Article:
Review: The Motorcycle Diaries (dir. Walter Salles, 2004)

For years, Ernesto “Che” Guevara has been more of a symbol than a man — but a symbol of what, exactly, is hard to say. The Latin American revolutionary, who helped bring Fidel Castro to power in Cuba in 1959 and died at the hands of the Bolivian army in 1967, is still revered for his Marxist politics in some quarters, but for many people, he is little more than the model for that famous image which can now be seen on everything from T-shirts to pop bottles: Framed by a beard and a beret, Che’s face seems to stare, romantically but determinedly, into a future where things have been made better. Drained of any specific content, that image has come to represent a generic itch for change, and it has been co-opted by corporations and churches alike to show how hip and macho they can be.

The Motorcycle Diaries aims to subvert all this by showing us the man behind the myth, but in its own way, it too downplays the particulars of the man and his politics. This is partly because the film limits its focus to a life-changing road trip that Ernesto (Gael Garcia Bernal, who previously played Che in the TV mini-series Fidel) and his buddy, Alberto Granada (Rodrigo de la Serna), took across South America in 1952, when they were still university students whose political identities had not yet been fully formed. This is also because director Walter Salles — who scored a crossover hit a few years ago with Central Station, a redemptive road movie about an old woman and an orphaned boy who go deep into the heart of Brazil — tends to emphasize the humanity of the characters through smaller, more intimate moments, while keeping overtly political statements to a minimum.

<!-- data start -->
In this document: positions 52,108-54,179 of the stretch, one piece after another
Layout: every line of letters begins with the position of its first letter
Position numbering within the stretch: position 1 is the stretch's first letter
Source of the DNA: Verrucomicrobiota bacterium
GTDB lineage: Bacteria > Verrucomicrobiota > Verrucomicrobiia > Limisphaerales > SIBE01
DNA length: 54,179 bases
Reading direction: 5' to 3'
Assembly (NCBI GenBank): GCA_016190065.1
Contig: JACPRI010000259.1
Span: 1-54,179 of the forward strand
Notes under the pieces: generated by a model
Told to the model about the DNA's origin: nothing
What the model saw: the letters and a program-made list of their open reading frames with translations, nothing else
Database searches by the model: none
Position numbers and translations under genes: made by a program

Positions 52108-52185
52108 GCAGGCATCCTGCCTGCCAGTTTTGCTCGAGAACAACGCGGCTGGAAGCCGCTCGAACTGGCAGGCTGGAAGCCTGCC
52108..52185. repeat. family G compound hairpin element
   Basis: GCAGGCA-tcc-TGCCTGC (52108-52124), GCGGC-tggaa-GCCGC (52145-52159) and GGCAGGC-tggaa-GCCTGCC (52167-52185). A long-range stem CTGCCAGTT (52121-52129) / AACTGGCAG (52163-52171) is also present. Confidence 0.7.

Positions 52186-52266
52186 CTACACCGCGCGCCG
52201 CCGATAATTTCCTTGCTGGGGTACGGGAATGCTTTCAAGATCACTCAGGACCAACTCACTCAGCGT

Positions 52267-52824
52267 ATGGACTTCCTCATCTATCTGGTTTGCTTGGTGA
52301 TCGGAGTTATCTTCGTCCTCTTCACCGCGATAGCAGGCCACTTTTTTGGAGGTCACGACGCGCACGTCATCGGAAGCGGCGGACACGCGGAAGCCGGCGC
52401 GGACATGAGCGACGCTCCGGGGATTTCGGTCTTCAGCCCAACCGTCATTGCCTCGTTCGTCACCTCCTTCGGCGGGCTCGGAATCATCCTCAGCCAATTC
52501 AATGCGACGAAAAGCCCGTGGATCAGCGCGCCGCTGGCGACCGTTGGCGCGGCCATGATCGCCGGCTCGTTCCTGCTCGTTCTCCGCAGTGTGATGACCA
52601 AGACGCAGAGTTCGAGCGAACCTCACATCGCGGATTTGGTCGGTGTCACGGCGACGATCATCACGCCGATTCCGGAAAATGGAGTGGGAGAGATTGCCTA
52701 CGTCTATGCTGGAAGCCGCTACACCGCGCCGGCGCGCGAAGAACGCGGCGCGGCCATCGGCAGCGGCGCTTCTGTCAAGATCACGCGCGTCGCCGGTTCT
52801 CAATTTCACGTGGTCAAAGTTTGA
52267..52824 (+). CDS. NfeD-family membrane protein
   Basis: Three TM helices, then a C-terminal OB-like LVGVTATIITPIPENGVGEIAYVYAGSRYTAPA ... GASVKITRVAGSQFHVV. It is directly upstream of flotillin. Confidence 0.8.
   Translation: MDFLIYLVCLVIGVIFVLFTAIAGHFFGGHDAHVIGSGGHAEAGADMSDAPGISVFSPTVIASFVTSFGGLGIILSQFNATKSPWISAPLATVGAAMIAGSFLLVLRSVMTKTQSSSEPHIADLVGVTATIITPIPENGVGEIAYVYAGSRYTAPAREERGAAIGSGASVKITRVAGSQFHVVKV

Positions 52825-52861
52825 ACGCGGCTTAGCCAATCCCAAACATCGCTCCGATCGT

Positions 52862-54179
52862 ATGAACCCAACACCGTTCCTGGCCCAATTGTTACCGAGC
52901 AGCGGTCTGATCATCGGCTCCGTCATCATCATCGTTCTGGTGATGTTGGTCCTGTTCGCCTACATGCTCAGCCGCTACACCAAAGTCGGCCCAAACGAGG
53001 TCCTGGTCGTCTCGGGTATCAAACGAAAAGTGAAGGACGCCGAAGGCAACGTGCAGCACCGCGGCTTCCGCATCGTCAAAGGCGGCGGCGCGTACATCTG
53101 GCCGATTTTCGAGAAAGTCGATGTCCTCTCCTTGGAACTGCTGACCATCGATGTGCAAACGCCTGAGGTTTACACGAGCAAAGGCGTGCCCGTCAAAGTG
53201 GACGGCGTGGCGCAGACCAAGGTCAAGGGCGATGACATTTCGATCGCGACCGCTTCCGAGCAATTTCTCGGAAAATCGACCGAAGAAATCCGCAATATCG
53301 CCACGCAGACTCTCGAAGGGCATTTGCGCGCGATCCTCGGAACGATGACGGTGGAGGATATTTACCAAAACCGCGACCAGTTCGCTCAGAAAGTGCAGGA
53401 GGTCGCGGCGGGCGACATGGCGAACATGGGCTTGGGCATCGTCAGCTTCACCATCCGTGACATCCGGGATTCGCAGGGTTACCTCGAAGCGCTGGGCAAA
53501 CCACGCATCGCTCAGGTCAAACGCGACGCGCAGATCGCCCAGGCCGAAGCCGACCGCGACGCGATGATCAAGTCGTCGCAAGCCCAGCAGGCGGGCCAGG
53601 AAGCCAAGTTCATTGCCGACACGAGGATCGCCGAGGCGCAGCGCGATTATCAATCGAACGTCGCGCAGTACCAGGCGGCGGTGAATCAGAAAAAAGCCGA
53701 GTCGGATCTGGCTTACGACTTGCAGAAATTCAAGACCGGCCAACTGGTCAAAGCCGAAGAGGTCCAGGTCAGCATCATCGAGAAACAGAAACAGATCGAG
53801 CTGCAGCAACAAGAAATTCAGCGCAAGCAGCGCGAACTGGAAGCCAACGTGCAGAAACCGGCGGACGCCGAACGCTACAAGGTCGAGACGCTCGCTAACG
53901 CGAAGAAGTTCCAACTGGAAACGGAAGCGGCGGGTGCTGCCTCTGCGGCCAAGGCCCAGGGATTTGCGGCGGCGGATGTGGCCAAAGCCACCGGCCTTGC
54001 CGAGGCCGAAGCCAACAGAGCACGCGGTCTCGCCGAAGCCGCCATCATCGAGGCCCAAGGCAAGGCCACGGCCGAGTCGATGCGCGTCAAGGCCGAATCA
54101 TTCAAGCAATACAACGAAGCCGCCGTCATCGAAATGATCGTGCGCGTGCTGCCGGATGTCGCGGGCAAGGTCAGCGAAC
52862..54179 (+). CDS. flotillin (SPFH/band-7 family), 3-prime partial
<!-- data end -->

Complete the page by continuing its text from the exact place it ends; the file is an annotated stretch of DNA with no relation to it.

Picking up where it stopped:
As a result, The Motorcycle Diaries is a beautiful and even entertaining travelogue of a film that won’t ruffle too many feathers. It begins on a somewhat comical note, as Ernesto and Alberto wipe out on their beat-up 1939 Norton en route to the swanky Argentinean estate where Ernesto’s girlfriend lives with her family, and Alberto discovers that Ernesto has smuggled a puppy on the bike as a gift for his beloved. (Many more wipeouts are to come.) Alberto is also something of a ladies’ man, and always ready to be the life of the party, while Ernesto is somewhat awkward in social situations, and content to stick to the sidelines; when a woman does solicit his attention at a dance in Chile, she happens to be married, and her husband promptly runs Ernesto and his buddy out of town.

Some of their escapades, such as Alberto’s success at a gambling table on the night that he decides to hook up with a prostitute, unfold a little too smoothly, a little too much like the sort of thing you’d expect to see in a movie. But at least a few of these episodes do seem to be authentic, such as the one in which a newspaper prints a photo of the two men after Ernesto feeds them a bogus story about their travels; the original newspaper clipping is one of many archival images that appears in the background during the end credits.